·         The current best available evidence on e-cigarettes supports the prohibition of e-cigarettes from workplaces, educational and public places. This would ensure that their use does not undermine smoking prevention and cessation activity, by reinforcing and normalising smoking.

·         Whilst there is limited evidence that e-cigarettes act as a gateway to conventional tobacco products, this risk remains. The main concern being that e-cigarettes appear to appeal to young people e.g. having pleasant tastes / flavours and being glamorised through advertising.  In addition, young people who are non smokers, but who start using e-cigarettes because they believe them to be safe, are likely to become addicted to nicotine and therefore may move on to use tobacco products.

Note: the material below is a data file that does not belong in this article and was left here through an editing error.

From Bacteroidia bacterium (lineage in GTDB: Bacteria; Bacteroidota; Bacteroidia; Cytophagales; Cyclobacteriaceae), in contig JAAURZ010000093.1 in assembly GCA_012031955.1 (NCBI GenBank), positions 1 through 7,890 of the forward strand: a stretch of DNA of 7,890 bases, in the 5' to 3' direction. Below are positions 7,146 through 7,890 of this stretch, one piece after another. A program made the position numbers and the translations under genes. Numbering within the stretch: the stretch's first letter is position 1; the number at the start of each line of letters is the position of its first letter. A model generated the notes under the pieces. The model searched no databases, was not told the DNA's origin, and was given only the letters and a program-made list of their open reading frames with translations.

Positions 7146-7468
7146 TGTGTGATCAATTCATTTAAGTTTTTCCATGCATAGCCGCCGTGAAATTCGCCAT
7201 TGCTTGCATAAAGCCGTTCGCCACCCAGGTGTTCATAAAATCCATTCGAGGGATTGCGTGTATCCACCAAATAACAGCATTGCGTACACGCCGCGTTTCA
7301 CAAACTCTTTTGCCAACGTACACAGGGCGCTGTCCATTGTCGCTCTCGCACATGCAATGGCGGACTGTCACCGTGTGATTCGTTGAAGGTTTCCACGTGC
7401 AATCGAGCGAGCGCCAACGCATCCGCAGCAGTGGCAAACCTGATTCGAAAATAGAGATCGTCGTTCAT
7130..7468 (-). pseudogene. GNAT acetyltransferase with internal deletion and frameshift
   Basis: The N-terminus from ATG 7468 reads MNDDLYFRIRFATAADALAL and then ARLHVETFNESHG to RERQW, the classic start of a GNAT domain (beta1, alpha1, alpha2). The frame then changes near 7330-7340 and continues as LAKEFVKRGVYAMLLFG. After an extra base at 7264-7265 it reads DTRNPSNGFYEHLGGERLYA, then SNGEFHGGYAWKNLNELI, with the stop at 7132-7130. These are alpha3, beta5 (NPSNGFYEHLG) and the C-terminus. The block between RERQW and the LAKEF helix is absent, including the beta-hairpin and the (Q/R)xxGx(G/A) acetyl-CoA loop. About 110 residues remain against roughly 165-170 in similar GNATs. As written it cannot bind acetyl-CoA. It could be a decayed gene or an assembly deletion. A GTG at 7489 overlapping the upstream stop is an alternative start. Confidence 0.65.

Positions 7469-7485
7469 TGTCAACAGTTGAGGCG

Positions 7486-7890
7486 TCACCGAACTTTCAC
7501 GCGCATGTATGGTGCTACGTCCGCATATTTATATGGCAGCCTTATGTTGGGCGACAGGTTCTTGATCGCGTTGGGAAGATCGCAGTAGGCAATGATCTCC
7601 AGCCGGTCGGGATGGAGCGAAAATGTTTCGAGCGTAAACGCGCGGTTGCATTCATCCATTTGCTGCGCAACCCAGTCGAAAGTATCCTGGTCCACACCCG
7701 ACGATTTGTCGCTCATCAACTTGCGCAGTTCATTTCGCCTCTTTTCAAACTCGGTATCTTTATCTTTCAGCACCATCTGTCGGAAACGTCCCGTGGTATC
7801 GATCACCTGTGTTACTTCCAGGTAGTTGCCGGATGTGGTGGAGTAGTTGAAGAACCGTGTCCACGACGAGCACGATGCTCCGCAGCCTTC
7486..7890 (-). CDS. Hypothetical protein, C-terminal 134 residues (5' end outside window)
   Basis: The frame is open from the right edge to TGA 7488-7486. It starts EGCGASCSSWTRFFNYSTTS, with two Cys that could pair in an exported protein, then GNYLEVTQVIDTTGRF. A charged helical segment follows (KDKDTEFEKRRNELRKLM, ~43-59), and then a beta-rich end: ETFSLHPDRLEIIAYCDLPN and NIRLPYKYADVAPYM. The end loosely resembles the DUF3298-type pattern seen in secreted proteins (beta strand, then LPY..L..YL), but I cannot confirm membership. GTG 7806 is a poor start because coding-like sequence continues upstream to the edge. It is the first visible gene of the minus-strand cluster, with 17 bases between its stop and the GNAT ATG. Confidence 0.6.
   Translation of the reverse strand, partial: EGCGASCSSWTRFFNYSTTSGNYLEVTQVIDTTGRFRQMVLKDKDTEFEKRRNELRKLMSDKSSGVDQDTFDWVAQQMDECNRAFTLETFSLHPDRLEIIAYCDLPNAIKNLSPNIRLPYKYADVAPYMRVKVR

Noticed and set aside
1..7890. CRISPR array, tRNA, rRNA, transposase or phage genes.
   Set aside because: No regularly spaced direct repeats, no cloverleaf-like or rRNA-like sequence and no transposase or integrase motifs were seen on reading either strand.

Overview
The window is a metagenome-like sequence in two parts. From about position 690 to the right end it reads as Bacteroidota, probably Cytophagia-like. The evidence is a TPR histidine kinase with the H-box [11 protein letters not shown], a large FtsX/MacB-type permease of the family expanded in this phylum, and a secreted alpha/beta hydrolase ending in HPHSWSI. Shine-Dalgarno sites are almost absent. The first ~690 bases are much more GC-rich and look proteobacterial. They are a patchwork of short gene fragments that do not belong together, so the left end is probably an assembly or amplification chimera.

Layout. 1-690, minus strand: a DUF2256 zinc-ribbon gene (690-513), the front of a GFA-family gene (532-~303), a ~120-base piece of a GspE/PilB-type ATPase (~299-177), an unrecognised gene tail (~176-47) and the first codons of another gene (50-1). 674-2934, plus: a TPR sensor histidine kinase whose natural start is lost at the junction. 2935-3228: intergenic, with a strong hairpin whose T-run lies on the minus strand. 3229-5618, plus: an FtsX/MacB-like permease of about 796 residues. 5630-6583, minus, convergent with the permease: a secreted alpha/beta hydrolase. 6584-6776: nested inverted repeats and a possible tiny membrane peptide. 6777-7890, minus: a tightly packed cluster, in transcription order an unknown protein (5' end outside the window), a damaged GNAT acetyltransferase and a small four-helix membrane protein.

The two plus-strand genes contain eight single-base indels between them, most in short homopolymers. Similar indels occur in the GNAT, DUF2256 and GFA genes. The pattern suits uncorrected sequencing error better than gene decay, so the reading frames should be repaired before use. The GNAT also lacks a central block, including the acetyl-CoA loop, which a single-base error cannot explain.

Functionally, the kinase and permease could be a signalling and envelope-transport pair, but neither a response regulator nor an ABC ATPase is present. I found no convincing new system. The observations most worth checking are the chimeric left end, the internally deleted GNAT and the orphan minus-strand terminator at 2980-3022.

·         There is little evidence of effectiveness of e-cigarettes in smoking cessation.

Hywel Dda University Health Board is committed to the health and wellbeing of its staff, patients and visitors. This means that staff, patients and visitors are not able to smoke on any of the hospital sites across Hywel Dda.  Hywel Dda University Health Board has a Smoke Free Policy, a copy of which is available at

The policy is intended to promote the right of everyone to breathe smoke free air on all Health Board sites, and also recognises the responsibility of the Health Board to promote public health to all its employees, patients and visitors and act as an example of good practice. The smoke-free policy states that the use of electronic cigarettes is not permitted on Health Board sites (this would include vaping devices). This reflects concerns that:

·         Use of e-cigarettes re-normalises smoking behaviours

·         Use of e-cigarettes impacts on indoor air quality

·         Use of e-cigarettes undermines the enforcement of the existing smoking ban.